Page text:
>2010 Hurricane Season
-Total storms: 19
On to the analysis for the 2011 Hurricane Season...
The 2011 Hurricane Season will go into the record books as another extremely active year. Atmospheric conditions will closely mimic those of the past season. While the overall number of storms may be similar, there will be distinct differences between 2010 and 2011. One distinct difference will be the strength of the storms. Expect a higher number of major hurricanes (115 mph+) compared average and even last season. Secondly, general track patterns will be different. Instead of portions of the southern Gulf of Mexico being under constant barrage, it appears that the eastern Gulf (New Orleans, LA to Fort Myers, FL) will be under the gun multiple times.
|2010 Hurricane Tracks|
|My 2011 Hurricane Threat Zones|
Red= High Threat
Yellow= Above Average Threat
Reasons for busy 2011 season:
1) La Nina is likely to be around for the hurricane season and weak to moderate in nature. Over half of the computer models agree with this assessment.
|La Nina/ El Nino Forecast Models|
2) Water temperatures will be above average in critical, tropical development locations. Water temperature forecasts can also give a hint on where high pressure systems will park themselves. Notice the cooler than average waters forecasted in the central and western parts of the Atlantic Ocean. Could this symbolize the main path tropical systems will take? Possibly. Notice the cool Gulf of Mexico and central Atlantic? These symbolize my two areas of focus for the season and my strongest analog, 1950 (shown below).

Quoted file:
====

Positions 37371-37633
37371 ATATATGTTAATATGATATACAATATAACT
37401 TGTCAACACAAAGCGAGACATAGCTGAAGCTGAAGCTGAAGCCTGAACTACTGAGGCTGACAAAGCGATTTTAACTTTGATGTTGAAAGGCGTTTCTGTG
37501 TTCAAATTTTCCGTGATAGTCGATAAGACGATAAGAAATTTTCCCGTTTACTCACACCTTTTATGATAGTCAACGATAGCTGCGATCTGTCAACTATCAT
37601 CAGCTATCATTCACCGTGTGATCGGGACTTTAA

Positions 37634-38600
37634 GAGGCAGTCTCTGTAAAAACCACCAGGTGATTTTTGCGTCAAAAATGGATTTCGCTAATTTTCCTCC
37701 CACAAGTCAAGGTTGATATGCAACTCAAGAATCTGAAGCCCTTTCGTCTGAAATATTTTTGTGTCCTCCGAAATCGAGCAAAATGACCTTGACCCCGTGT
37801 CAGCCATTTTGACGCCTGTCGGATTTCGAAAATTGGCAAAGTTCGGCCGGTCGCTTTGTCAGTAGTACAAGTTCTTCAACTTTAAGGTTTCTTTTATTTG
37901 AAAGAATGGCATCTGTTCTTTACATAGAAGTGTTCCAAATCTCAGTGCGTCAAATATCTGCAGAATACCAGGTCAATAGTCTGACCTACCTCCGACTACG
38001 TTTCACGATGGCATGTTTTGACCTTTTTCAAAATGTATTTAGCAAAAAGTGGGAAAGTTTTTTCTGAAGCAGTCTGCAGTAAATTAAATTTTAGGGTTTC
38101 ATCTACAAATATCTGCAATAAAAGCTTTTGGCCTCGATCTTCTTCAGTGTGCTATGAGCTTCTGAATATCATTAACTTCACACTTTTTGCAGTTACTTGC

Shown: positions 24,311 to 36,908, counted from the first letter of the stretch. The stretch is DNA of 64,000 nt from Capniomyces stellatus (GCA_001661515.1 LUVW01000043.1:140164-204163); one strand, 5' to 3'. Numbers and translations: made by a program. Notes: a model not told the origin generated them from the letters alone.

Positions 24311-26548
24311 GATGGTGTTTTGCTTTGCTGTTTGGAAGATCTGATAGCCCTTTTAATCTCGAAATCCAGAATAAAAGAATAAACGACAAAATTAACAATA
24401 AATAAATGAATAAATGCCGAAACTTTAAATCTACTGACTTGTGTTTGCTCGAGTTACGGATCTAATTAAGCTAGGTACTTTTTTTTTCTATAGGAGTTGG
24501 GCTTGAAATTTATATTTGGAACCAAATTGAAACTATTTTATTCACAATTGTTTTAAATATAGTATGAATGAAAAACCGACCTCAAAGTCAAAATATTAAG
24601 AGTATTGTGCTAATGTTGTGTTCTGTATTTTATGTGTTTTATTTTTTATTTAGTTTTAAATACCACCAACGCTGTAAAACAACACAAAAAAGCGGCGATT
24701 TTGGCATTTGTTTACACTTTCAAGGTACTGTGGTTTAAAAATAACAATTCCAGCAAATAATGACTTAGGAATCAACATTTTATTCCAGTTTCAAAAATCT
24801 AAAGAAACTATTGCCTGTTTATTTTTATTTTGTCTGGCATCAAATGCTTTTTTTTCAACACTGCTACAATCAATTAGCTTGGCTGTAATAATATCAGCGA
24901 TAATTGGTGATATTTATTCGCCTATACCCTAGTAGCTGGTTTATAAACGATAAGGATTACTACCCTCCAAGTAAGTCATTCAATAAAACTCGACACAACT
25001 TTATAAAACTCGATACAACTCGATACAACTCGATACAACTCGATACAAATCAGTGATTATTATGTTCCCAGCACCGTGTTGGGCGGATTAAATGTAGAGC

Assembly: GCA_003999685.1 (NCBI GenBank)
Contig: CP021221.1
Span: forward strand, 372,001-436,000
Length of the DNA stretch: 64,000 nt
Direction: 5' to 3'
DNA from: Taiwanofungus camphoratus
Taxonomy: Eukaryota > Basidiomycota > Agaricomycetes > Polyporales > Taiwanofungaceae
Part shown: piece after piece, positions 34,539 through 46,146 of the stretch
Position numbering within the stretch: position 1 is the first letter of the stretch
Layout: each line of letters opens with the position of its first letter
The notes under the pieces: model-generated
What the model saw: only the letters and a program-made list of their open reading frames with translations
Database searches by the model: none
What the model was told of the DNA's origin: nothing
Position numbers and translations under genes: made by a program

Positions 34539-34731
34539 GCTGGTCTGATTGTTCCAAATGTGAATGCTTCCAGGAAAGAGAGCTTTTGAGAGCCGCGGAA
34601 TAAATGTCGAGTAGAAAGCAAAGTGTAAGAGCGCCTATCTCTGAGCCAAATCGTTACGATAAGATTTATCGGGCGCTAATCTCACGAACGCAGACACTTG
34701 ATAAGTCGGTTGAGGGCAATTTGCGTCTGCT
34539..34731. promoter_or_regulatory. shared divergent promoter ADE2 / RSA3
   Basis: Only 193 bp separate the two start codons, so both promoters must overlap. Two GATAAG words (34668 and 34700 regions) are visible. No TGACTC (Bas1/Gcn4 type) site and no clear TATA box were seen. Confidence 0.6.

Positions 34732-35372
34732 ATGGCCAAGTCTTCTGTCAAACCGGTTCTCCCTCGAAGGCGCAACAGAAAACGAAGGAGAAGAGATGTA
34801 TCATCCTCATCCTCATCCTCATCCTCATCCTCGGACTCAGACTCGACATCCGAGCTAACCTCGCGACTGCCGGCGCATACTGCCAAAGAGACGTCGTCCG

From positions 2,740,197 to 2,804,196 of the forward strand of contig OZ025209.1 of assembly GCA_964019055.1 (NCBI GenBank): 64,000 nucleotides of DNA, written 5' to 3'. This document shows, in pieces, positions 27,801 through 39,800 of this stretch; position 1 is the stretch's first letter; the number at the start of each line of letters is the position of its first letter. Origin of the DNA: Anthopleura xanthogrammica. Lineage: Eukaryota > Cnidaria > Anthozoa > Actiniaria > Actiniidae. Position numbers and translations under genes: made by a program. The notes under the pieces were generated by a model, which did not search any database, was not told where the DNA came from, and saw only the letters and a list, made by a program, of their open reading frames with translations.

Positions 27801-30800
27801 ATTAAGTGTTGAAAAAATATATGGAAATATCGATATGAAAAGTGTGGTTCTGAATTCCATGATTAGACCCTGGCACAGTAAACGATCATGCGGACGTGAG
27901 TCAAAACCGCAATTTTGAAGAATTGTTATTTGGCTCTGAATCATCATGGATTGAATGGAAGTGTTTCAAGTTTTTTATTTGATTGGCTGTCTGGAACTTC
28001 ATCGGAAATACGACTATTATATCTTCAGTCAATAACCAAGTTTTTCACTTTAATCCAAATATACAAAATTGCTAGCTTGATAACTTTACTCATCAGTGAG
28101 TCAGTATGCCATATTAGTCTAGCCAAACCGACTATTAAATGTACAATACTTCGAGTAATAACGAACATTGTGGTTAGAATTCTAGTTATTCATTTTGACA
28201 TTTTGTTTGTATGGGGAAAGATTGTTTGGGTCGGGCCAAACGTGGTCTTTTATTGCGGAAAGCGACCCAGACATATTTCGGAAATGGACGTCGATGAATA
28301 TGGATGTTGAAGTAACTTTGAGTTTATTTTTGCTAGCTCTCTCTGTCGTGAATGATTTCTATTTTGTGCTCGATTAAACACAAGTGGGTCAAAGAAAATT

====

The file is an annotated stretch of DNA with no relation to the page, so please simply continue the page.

3) Surface pressures will be around average for most of the Atlantic Basin. Not making it tough for systems to form. (Notice pressures are forecasted to be lower than average over parts of the U.S. These lower pressures could act as a magnet for tropical systems. Especially during the months of July, August, and September)
Average Hurricane Season:
-Total Storms: 12
My 2011 Hurricane Season Forecast:
-Total Storms: 17
Hurricane Names for 2011: